• Never winter

    A friend of mine bought me NeverWinter Nights for the Mac as it was released about two weeks ago. Well, obviously I’ve been playing the game ever since then, I finished it yesterday as a matter of fact. I played Barbarian. Spoilers ahead. I was very happy to be playing a berserker since it’s my favorite style of play anyway. I like to just charge into combat and hack away. My solution to traps was just to walk through them, I had a huge number of hitpoints and so on. My henchperson throughout the whole game was Sharwyn, the bard.

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  • SoBig.F

    Not only does this virus generate annoying quantities of spam from a single source, but it also causes stupid virus scanners to generate annoying replies to the wrong people. Something along the line of “your email was rejected because it contained a virus”. Don’t they realize that the sender address was forged? Grr.

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  • Mobile phones vs. GDP

    The Cellular Operators Association of India claims that for every one percent increase in telephone penetration there is a three percent increase in GDP.
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  • VSAT alphabet soup

    I’ve been trying to grok the VSAT alphabet soup lately. This post on isp-satellites seems like a pretty decent summary of the different two-way VSAT flavours. Basically it sounds like SCPC and DAMA are connection-oriented protocols with call set up and dedicated bandwidth during the lifetime of the connection. Of course I’m translating into internet terminology here ;-) On the other hand, MF-TDMA, which other people call FTMDA and which is used by DVB-RCS, is more like a packet-oriented connectionless protocol. The mapping onto the cell phone networks makes sense.

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  • Camino

    I’m involved in the Camino project for Mozilla. It’s a pretty face for the Gecko engine basically. Recently the whole Mozilla project was transferred to a new foundation. Mike Pinkerton was moved to a different job at AOL but he’s got the nightly builds going again and I’ve been testing out David Haas’ rewrite of the bookmarks manager. Looks good so far. It includes some novel features that I think might be cool, like a top-ten list, and Address Book integration. Could you manage all your bookmarks in the Address Book?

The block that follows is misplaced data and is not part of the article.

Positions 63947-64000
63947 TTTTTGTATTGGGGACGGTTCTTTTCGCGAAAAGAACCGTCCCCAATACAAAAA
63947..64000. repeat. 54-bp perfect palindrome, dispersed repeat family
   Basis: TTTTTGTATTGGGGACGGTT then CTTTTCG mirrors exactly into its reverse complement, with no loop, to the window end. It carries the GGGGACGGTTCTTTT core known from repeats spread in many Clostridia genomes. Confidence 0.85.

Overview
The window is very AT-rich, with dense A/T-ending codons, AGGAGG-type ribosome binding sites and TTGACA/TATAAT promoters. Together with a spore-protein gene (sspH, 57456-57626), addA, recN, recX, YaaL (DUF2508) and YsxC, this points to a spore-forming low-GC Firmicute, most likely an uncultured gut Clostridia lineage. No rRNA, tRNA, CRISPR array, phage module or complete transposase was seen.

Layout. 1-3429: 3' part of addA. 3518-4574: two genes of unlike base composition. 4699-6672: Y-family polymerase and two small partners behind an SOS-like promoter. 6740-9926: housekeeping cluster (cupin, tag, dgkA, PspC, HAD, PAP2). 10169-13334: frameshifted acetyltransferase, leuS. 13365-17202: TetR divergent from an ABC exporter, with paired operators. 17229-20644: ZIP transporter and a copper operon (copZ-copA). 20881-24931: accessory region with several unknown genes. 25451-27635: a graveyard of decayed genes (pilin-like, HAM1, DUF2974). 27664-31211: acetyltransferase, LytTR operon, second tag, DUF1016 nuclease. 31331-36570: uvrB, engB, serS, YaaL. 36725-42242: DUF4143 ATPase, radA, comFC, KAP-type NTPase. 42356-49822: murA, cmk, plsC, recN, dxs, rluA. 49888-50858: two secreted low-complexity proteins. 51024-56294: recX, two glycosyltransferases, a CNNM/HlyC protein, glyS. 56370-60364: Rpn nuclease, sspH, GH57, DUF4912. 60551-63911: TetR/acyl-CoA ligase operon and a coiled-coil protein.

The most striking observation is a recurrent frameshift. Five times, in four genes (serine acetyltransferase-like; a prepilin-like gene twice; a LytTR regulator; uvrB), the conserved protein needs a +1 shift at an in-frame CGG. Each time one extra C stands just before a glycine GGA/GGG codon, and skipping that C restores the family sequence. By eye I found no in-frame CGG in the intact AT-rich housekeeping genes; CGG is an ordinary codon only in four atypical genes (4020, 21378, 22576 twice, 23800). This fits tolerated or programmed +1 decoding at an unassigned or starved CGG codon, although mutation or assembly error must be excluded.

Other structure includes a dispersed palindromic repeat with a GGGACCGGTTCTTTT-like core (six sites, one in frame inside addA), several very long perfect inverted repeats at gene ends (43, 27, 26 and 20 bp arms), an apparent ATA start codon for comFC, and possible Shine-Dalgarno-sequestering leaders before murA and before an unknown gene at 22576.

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  • Windows is stupid

    So I kinda sorta have a computer that’s finally capable of running WinCrap32 on my powerbook, and what do you know I need to install service packs. Galore. It’s so precise that it tells me exactly how many and how big they will be:<blockquote>Total: 19 = 10.600000000000001 MB </blockquote>

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  • I need a bio, how's this

    Simon Woodside hacks on computers for a living. All of the computers he hacks on are his own. He has done time as a program manager for an operating system that recently won Best Product from the 2002 Technology of the Year awards from InfoWorld. Prior to that he suffered through an education. He currently pursues interests as they come to him, while trying to patch together a workable lifestyle.

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  • Basic transit and IXP peering

    Basic transit and IXP peering . Just the facts, ma’am.

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  • Peering vs. Transit

    What is the different between internet peering and internet transit? Peering is when you connect with another ISP for the SOLE purpose of exchanging traffic that is going DIRECTLY to that other ISP. On the other hand, Transit is a connection that will carry traffic anywhere on the internet. So, how do you choose which one, or what mix and match of the two to use? Try this 127 page thesis .

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  • Still Life movie

    There’s an original (very) short film now available from this site. It’s called Still Life and you can view it right here (2.6 MB, 48s). It’s encoded in MPEG-4, ISMA compatible format with a low data rate but I think the compression looks pretty good. I think you should be able to watch it on any system that has QuickTime 6 installed, Mac, or Windows. Not sure about Linux. If you are unable to view it PLEASE contact me. Enjoy.

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